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The madonnas of Leningrad : a novel
2006
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Fiction/Biography Profile
Characters
Marina Buriakov (Female), Russian, Emigre, Alzheimer's patient, Her granddaughter is getting married; disappears into her memories of World War II
Genre
Psychological
Fiction
War
Historical
Topics
Alzheimer's disease
Weddings
Memories
Museums
Memory
Reminiscenes
Elderly women
Russian Americans
Setting
Seattle, Washington - West (U.S.)
Russia - Europe
Time Period
2000s -- 21st century
1940s -- 20th century
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Trade Reviews

  Library Journal Review

As a young woman, Marina became a docent, guiding Soviet citizens through the treasures of the Hermitage Museum. Through the 900-day siege of Leningrad beginning in 1941, her knack for describing in great detail the images of the works of Italian Renaissance painter Titian and Flemish Baroque painter Rubens helped her survive when thousands of others died. Later, she and her husband fled westward and settled in the United States. As this first novel by Dean, a Seattle college teacher, opens, Marina is living in the tattered shreds of her memory. Her elusive grasp of the present and her meticulous recollections of a long-suppressed past are in delicate opposition. Memory, once her greatest ally, is now her betrayer. Like her adoring museum audiences 60 years earlier, readers will absorb Marina's glorious, lush accounts of classical beauties as she traces them in her mind. Dean eloquently depicts the ravages of Alzheimer's disease and convincingly describes the inner world of the afflicted. Spare, elegant language, taut emotion, and the crystal-clear ring of truth secure for this debut work a spot on library shelves everywhere. [See Prepub Alert, LJ 11/15/05.]-Barbara Conaty, Moscow, Russia (c) Copyright 2010. Library Journals LLC, a wholly owned subsidiary of Media Source, Inc. No redistribution permitted.

  Publishers Weekly Review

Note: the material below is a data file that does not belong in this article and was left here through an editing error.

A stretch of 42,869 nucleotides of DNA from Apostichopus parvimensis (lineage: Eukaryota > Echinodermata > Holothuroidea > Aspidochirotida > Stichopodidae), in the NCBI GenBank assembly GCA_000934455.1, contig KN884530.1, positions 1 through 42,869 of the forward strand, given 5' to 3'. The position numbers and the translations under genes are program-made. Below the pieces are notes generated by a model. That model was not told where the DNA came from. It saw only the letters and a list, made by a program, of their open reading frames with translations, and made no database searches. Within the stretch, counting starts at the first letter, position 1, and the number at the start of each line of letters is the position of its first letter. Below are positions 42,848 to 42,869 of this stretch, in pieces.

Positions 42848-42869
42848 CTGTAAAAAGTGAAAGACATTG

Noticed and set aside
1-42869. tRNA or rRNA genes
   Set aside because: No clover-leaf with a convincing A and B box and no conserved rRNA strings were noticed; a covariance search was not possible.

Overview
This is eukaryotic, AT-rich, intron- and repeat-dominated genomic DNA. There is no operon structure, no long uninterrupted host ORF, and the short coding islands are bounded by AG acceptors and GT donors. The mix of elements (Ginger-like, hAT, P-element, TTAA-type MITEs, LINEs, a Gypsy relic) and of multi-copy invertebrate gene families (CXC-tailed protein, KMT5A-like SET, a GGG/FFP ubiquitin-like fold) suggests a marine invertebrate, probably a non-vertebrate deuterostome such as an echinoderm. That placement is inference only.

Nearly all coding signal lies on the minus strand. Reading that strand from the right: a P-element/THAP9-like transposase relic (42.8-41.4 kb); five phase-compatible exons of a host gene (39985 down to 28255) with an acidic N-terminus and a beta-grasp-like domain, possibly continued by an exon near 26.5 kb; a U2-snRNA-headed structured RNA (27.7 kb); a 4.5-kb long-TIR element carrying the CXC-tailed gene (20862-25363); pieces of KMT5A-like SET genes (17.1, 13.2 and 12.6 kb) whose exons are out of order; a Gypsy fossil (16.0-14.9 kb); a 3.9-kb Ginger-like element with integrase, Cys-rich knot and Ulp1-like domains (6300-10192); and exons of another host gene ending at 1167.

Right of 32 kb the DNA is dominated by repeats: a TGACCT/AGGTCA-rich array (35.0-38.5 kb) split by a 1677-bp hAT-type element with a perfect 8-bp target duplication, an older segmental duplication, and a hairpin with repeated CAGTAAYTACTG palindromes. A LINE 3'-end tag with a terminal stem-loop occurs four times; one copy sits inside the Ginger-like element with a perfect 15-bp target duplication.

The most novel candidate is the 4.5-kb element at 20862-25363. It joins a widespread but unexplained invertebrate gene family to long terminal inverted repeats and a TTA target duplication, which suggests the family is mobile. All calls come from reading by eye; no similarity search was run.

Russian emigre Marina Buriakov, 82, is preparing for her granddaughter's wedding near Seattle while fighting a losing battle against Alzheimer's. Stuggling to remember whom Katie is marrying (and indeed that there is to be a marriage at all), Marina does remember her youth as a Hermitage Museum docent as the siege of Leningrad began; it is into these memories that she disappears. After frantic packing, the Hermitage's collection is transported to a safe hiding place until the end of the war. The museum staff and their families remain, wintering (all 2,000 of them) in the Hermitage basement to avoid bombs and marauding soldiers. Marina, using the technique of a fellow docent, memorizes favorite Hermitage works; these memories, beautifully interspersed, are especially vibrant. Dean, making her debut, weaves Marina's past and present together effortlessly. The dialogue around Marina's forgetfulness is extremely well done, and the Hermitage material has depth. Although none of the characters emerges particularly vividly (Marina included), memory, the hopes one pins on it and the letting go one must do around it all take on real poignancy, giving the story a satisfying fullness. (On sale Mar. 14) (c) Copyright PWxyz, LLC. All rights reserved
Summary
<p>"An extraordinary debut, a deeply lovely novel that evokes with uncommon deftness the terrible, heartbreaking beauty that is life in wartime. Like the glorious ghosts of the paintings in the Hermitage that lie at the heart of the story, Dean's exquisite prose shimmers with a haunting glow, illuminating us to the notion that art itself is perhaps our most necessary nourishment. A superbly graceful novel." -- Chang-Rae Lee, New York Times Bestselling author of Aloft and Native Speaker</p> <p>Bit by bit, the ravages of age are eroding Marina's grip on the everyday. An elderly Russian woman now living in America, she cannot hold on to fresh memories--the details of her grown children's lives, the approaching wedding of her grandchild--yet her distant past is miraculously preserved in her mind's eye.</p> <p>Vivid images of her youth in war-torn Leningrad arise unbidden, carrying her back to the terrible fall of 1941, when she was a tour guide at the Hermitage Museum and the German army's approach signaled the beginning of what would be a long, torturous siege on the city. As the people braved starvation, bitter cold, and a relentless German onslaught, Marina joined other staff members in removing the museum's priceless masterpieces for safekeeping, leaving the frames hanging empty on the walls to symbolize the artworks' eventual return. As the Luftwaffe's bombs pounded the proud, stricken city, Marina built a personal Hermitage in her mind--a refuge that would stay buried deep within her, until she needed it once more. . . .</p>
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